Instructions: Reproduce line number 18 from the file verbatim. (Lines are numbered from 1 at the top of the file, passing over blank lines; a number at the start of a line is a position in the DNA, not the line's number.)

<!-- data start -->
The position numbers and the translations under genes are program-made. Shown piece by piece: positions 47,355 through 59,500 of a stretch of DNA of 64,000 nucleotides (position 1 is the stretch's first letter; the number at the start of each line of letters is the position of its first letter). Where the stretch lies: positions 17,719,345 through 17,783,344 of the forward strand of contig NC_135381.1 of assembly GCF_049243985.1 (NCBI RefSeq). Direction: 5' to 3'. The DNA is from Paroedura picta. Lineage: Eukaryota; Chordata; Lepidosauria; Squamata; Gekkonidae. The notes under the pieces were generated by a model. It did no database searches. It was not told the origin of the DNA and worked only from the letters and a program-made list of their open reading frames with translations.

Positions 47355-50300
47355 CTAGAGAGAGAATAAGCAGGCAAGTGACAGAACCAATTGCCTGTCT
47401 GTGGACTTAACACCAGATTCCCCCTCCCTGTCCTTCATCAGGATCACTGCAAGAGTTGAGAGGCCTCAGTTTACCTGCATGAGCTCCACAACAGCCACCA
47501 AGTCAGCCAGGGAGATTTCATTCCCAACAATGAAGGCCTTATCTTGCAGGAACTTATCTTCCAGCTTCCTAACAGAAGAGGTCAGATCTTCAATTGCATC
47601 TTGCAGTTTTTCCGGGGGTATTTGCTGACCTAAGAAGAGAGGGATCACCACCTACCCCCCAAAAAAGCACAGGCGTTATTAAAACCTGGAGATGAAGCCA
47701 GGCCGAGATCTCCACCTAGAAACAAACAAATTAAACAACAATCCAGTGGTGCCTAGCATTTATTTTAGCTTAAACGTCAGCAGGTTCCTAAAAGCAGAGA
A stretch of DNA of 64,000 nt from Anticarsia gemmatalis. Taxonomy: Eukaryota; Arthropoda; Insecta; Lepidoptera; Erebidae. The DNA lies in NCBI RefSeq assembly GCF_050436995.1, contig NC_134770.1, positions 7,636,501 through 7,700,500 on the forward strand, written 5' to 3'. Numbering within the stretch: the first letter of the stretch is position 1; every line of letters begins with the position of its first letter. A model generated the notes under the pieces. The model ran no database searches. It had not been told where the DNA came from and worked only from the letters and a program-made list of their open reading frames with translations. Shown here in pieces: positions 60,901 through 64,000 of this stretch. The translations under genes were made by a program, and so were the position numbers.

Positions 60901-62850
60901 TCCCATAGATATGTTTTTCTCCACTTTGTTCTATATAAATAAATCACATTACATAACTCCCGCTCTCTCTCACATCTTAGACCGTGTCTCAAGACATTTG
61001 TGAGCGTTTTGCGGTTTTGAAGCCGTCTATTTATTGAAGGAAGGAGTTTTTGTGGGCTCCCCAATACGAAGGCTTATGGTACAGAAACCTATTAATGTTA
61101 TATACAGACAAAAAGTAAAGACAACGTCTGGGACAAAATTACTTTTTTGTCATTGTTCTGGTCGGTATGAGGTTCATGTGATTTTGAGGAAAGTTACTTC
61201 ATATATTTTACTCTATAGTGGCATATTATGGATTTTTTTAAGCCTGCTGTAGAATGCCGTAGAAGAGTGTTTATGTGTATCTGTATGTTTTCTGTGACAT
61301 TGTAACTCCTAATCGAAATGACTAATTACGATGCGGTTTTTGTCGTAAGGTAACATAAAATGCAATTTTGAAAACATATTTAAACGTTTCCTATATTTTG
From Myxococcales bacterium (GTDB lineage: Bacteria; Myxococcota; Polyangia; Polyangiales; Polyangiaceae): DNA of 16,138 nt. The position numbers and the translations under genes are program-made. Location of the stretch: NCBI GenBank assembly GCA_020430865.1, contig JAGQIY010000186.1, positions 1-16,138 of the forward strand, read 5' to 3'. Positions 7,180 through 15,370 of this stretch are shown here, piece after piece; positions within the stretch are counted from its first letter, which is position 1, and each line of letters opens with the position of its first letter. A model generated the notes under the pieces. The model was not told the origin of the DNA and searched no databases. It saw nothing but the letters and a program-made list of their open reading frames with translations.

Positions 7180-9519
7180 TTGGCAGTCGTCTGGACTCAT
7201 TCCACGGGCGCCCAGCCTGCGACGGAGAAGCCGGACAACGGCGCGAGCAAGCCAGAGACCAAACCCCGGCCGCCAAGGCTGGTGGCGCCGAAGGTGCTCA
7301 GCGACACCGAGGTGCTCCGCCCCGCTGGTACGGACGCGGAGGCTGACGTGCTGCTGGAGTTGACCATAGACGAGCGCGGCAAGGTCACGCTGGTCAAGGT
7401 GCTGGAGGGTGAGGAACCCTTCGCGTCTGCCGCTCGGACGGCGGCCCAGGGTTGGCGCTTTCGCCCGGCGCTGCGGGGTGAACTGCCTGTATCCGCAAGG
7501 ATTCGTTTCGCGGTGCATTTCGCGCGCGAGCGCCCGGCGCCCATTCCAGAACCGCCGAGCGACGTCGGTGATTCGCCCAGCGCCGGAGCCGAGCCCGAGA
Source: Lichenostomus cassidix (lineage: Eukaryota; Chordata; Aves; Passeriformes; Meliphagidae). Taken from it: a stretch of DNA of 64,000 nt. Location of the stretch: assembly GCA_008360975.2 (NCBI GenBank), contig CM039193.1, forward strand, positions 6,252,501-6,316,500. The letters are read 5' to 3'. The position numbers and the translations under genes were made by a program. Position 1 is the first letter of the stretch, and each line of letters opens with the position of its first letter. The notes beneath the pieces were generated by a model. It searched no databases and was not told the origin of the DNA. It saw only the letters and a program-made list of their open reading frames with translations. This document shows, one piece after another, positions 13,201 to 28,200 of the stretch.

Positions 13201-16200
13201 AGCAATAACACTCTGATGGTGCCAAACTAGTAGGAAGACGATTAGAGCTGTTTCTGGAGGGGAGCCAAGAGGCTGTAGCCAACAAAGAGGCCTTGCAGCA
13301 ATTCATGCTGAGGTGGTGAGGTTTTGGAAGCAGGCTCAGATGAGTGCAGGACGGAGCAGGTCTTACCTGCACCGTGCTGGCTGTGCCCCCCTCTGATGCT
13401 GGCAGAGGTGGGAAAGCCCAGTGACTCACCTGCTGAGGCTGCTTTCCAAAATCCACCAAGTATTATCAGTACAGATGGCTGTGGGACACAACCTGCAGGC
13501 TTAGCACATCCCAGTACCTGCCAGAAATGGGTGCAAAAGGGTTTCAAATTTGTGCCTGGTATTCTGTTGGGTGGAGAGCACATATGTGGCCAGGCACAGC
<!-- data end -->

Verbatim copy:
7201 TCCACGGGCGCCCAGCCTGCGACGGAGAAGCCGGACAACGGCGCGAGCAAGCCAGAGACCAAACCCCGGCCGCCAAGGCTGGTGGCGCCGAAGGTGCTCA